You may be able to flee winter, but your home can’t. So if you’re packing up for the season it’s important to make sure every part of your property is winter-proof before heading south.

The frost, ice, snow and sub-zero temperatures that blast off-season cottage country can wreak havoc on your windows and doors. From leaks and structural issues to wood warping and paint damage, it doesn’t take long for mother nature to make her presence felt.

Seasoned homeowners know that you can’t be too cautious when winterizing the house. Prepare now and you won’t have to worry about any unwelcome surprises when you step through the door in spring.

Seal up drafts where present

One of the first steps in preparing your home for winter is assessing its defences. Now’s the time to take care of any suspected leaks before they do lasting damage.

Weather stripping isn’t invincible, nor does it last forever. If your windows and doors have been in place for decades, it’s possible that they’re no longer as weather-resistant as they once were. Proper installation and maintenance can help keep them secure.

Carefully inspect every window and door, applying sealant if necessary. If the situation is too far gone, you might want to consider upgrading your frames and windows.

Watch your wood for warping

A common cause of leaks is warping. This happens when temperatures and humidity levels fluctuate and is especially common with wood products. The wood absorbs the moisture, swells and becomes permanently distorted.

Some types of wood are hardier than others so if you’re upgrading your windows or doors it pays to know your product. Fir, cedar and redwood are all good choices as they’re more water-resistant and therefore less likely to bow or crack.

If your wood frames are already in place, you can protect them by coating them with a winter treatment. There are loads of options on the market for a quick DIY short-term solution.

Over the long-term, you may consider switching up your wood for a more winter-appropriate solution.

Aluminum, vinyl, fibreglass, coated wood – market innovation means you’ve lots of options when it comes to selecting materials that don’t just look good, but are also more winter-hardy.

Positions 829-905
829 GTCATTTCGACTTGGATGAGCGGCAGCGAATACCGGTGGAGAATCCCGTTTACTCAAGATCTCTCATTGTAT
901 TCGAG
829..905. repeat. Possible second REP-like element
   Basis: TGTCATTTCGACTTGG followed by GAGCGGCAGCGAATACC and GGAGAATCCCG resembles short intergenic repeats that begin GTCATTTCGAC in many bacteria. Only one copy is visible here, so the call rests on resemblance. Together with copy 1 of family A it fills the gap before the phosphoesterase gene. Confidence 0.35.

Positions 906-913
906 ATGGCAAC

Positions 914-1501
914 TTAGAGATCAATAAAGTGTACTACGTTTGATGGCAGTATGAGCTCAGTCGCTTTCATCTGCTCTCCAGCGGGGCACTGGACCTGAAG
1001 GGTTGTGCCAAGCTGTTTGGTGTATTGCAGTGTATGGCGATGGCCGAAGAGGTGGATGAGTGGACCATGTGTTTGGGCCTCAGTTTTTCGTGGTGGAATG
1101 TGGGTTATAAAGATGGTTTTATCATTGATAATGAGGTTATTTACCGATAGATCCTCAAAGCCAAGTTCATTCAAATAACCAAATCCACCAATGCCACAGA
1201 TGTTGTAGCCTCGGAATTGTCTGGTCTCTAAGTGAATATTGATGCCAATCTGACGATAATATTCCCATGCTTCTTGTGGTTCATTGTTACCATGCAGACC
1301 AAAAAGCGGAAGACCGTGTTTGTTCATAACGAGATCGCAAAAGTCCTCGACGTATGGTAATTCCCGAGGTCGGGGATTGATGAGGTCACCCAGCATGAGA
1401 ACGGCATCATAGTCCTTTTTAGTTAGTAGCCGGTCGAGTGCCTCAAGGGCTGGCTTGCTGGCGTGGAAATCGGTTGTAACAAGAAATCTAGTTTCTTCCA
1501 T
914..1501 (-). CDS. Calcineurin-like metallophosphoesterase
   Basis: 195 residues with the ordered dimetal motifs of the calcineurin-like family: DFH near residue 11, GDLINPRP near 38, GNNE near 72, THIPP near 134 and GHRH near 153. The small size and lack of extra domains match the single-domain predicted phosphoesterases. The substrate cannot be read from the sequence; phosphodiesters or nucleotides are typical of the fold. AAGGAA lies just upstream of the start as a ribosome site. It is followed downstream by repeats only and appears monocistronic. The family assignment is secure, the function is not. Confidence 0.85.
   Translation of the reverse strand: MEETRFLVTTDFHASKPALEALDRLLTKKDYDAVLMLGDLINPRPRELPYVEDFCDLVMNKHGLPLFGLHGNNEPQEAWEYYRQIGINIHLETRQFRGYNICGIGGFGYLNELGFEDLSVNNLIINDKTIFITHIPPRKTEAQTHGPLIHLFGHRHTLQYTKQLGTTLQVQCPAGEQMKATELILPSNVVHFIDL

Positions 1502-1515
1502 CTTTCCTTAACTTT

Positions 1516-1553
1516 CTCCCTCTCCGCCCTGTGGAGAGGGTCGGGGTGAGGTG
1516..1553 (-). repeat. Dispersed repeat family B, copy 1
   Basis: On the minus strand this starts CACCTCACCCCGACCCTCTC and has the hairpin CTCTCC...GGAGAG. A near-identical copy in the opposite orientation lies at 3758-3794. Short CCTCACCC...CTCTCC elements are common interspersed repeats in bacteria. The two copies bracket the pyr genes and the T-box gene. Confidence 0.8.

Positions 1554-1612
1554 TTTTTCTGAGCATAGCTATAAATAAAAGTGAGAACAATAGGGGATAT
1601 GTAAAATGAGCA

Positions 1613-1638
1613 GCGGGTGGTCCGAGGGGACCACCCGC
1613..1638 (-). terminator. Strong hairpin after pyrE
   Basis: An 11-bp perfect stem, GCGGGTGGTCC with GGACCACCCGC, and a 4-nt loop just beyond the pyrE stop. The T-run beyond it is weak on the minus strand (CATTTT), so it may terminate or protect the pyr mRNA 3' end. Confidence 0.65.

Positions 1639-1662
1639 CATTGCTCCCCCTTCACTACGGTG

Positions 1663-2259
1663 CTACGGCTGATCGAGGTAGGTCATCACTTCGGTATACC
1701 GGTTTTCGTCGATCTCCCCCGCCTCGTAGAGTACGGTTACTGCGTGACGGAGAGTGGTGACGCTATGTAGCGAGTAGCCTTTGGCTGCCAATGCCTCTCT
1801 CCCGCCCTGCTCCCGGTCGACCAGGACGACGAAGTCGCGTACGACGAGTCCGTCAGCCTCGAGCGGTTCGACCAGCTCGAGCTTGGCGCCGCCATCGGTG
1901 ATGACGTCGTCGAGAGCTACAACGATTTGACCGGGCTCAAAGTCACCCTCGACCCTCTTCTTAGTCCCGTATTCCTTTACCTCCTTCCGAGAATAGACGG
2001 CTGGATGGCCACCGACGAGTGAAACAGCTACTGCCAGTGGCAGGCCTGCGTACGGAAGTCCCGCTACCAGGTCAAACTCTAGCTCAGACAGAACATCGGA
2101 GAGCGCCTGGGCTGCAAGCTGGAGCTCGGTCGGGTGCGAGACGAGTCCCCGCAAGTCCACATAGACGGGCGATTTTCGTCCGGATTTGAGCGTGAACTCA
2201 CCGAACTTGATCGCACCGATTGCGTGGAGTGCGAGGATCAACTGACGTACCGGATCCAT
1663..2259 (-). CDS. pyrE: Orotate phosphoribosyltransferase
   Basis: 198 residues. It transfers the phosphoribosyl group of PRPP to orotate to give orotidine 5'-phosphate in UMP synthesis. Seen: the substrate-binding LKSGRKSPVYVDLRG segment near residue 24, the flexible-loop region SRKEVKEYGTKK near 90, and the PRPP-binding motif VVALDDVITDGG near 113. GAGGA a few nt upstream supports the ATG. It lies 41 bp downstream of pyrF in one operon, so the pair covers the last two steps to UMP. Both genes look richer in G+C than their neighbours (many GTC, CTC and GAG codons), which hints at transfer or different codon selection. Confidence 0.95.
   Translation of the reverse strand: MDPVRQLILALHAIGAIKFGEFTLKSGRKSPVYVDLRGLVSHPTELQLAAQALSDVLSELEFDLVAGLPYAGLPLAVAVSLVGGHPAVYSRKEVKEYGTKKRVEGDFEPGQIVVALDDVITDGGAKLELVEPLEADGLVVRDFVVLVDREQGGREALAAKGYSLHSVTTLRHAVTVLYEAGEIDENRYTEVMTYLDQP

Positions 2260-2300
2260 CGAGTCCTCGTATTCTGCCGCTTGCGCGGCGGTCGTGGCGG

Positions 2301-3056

Don’t overlook the hardware

Conscientious cottage owners don’t just think about frames and panes this time of year. They also pay close attention to the hardware – locks, shutters and screens.

These small details can become big problems. Locks can freeze, shutters can stick, and screens can ice over.

Follow the three Cs to stop damage before it starts:

Check – Unroll your shutters, pull down any screens, peer into your locks. The pre-winter routine should include checking for any damage, holes, or clutter in and around your windows and doors.

Clear – Remove any debris as this can freeze up in winter and lead to iced-over locks and stuck screens.

Clean – Thoroughly wash out your locks and clean your screens to remove any traces of dirt that could ice up and damage your hardware.

A particularly severe winter is coming

The Farmers Almanac is predicting a particularly severe winter for 2021-22, with a ‘winter whopper’ forecast for parts of Ontario and chilly temperatures expected through to late March.

So if you’ve been procrastinating on a repair job or delaying some much-needed maintenance, now’s the time to tidy up and get those jobs done.

The team at Muskoka Windows & Door Centre has helped local homeowners through decades of winters. Our family-owned firm has been a fixture in the Muskokas for generations and no-one knows cottage country like we do. Contact us today so we can help you prepare for whatever winter brings.